The party’s over


Well may Julia be cracking hardy in that image from the ABC.

Some Labor MPs are convinced Saturday’s landslide LNP win in Queensland is an ominous warning ahead of next year’s federal election.

Forty-three Labor MPs lost their seats as the LNP swept to power on the back of an unprecedented wave of public support.

Queensland Labor is expected to have just seven MPs in the new parliament, while outgoing premier Anna Bligh fell on her sword yesterday and announced she was retiring from politics.

Outwardly the Federal Government argues the Queensland drubbing is a local phenomenon, but privately there is a lot of soul-searching going on…

In the state of its origin the ALP now has barely enough seats to retain its status as a party…

See Peter Hartcher’s analysis with a headline very many of us would agree with: Federal ALP needs to stand for something.

I do feel for Anna Bligh: I thought she was magnificent during the natural disasters that struck Queensland in the last year or two.

As a non-resident of Queensland, I find it hard to understand why that state has punished the Labor Party to the brink of possible extinction (”Bligh quits Parliament”,, March 25).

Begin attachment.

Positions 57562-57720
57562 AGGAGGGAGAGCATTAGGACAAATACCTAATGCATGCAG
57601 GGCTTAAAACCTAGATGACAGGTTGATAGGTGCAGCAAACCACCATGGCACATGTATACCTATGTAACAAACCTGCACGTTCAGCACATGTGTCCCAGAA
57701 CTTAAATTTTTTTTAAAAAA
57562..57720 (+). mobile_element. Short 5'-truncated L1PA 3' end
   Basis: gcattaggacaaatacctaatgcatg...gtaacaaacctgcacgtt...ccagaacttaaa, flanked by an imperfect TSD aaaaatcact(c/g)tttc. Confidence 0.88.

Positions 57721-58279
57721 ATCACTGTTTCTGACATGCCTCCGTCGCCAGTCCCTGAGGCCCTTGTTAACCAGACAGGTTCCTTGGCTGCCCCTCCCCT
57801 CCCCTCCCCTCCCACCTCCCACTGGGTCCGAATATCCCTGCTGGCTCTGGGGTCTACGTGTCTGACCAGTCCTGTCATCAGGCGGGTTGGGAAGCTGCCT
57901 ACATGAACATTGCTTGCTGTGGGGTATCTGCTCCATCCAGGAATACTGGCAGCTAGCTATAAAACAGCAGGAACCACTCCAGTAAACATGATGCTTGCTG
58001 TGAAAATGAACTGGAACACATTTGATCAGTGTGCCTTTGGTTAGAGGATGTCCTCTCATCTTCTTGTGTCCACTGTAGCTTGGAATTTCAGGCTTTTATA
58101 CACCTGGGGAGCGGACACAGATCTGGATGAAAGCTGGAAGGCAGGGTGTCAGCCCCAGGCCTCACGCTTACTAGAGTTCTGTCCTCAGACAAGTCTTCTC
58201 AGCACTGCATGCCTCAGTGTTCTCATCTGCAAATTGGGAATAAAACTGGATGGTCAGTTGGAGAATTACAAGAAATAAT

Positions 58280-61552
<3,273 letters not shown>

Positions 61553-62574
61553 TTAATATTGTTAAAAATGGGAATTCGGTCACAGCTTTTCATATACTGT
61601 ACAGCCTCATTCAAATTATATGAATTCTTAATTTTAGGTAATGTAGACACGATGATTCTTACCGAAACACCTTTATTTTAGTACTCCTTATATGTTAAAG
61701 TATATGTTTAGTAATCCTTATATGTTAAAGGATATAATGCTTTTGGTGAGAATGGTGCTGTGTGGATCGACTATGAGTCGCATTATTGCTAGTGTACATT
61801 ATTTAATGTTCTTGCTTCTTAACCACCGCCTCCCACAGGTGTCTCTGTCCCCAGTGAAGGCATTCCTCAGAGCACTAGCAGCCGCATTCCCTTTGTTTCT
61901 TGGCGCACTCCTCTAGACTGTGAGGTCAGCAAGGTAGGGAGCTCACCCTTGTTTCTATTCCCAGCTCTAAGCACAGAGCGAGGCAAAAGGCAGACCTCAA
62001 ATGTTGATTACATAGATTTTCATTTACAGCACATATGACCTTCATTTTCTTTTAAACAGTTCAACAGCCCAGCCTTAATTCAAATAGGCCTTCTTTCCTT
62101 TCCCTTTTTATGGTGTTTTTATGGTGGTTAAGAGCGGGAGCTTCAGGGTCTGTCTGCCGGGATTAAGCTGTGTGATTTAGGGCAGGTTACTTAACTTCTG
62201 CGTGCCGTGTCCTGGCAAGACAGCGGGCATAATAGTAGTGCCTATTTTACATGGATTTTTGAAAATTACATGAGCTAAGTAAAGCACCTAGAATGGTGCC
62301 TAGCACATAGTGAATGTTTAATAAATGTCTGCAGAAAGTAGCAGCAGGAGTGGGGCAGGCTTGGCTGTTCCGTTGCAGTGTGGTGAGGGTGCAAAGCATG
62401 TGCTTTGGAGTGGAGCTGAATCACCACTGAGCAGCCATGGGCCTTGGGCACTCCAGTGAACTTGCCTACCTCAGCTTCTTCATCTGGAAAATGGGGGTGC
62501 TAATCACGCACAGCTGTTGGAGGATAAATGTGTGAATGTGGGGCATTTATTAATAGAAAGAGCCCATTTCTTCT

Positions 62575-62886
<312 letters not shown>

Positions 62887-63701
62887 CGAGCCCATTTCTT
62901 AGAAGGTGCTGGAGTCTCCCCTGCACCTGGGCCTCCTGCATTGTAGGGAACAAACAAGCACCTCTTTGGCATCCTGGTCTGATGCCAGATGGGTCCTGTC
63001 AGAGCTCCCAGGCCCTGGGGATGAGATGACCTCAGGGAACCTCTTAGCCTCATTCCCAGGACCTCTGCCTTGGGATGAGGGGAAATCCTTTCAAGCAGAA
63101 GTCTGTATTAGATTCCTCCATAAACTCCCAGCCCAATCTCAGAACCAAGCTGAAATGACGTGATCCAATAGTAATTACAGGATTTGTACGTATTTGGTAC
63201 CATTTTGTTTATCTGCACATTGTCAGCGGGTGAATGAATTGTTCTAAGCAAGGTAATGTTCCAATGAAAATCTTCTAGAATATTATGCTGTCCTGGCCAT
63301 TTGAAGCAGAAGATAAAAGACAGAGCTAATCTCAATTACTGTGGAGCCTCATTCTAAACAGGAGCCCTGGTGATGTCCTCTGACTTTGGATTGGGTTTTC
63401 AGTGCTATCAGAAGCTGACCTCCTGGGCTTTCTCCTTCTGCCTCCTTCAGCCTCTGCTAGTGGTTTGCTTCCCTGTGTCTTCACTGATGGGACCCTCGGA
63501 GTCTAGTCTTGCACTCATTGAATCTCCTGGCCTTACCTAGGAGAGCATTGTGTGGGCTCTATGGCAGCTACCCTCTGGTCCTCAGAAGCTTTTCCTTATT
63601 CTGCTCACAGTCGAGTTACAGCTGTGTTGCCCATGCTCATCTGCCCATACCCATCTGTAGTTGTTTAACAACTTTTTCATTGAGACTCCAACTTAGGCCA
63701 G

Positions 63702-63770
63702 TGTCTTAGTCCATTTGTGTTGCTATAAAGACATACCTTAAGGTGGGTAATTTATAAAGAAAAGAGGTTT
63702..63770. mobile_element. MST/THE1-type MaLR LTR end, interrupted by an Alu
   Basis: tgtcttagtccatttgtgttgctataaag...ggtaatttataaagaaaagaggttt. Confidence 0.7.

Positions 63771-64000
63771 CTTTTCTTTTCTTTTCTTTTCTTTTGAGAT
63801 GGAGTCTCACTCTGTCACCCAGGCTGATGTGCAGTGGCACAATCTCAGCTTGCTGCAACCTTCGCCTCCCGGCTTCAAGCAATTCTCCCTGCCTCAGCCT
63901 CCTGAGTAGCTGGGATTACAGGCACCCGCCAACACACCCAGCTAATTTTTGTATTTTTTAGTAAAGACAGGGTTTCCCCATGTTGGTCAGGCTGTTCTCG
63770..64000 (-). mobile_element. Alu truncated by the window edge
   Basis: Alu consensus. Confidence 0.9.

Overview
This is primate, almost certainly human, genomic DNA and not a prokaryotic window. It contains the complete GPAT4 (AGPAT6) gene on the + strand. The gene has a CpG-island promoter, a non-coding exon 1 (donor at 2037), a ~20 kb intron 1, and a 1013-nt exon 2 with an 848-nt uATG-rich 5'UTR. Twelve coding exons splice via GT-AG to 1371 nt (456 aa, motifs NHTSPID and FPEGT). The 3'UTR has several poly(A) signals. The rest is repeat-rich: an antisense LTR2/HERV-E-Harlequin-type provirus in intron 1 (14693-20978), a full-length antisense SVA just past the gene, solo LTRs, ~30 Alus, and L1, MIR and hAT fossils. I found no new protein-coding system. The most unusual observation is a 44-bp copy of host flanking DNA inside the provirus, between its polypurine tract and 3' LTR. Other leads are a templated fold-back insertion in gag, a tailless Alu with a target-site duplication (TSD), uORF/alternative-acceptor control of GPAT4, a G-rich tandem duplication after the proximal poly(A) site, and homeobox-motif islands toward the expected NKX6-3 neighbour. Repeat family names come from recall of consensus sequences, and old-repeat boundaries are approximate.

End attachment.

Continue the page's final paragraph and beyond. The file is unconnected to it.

My observation of the former premier, Anna Bligh, is that she, unlike many of her contemporaries – both male and female – presented a warm interest in and empathy with those in need.

Her replacement will have big shoes to fill and Queensland is worse off for her resignation.

Karen Eldridge Leichhardt

That letter to the Sydney Morning Herald I rather agree with.

But once upon a time…


2 thoughts on “The party’s over

  1. “In the state of its origin the ALP now has barely enough seats to retain its status as a party…” actually they are 3 seats shy (10 seats are required).

    I feel for Curtin…putting 20,000 diggers on the high seas WITHOUT ESCORTS at a time of Japanese submarine activity was gutsy and foolhardy and could have easily been the greatest disaster of the war.

    I’m not an admirer of Whitlam. The title of this post is “1974 election victory speech” but I feel it is actually the 1972 election victory speech…… three years later Frazier won the greatest majority in Australian political history ( up until last weekend)!

  2. You’re right about the need for ten seats,,, Tragic, huh!

    Frazier was a boxer, but I know you mean Fraser. 😉 Of recent years the old Mal has towered over the present generation, in my humble opinion. Today’s Herald also has his take on things today.

    And yes, the Whitlam government crashed and burned, but not before achieving a hell of a lot, especially culturally.

Comments are closed.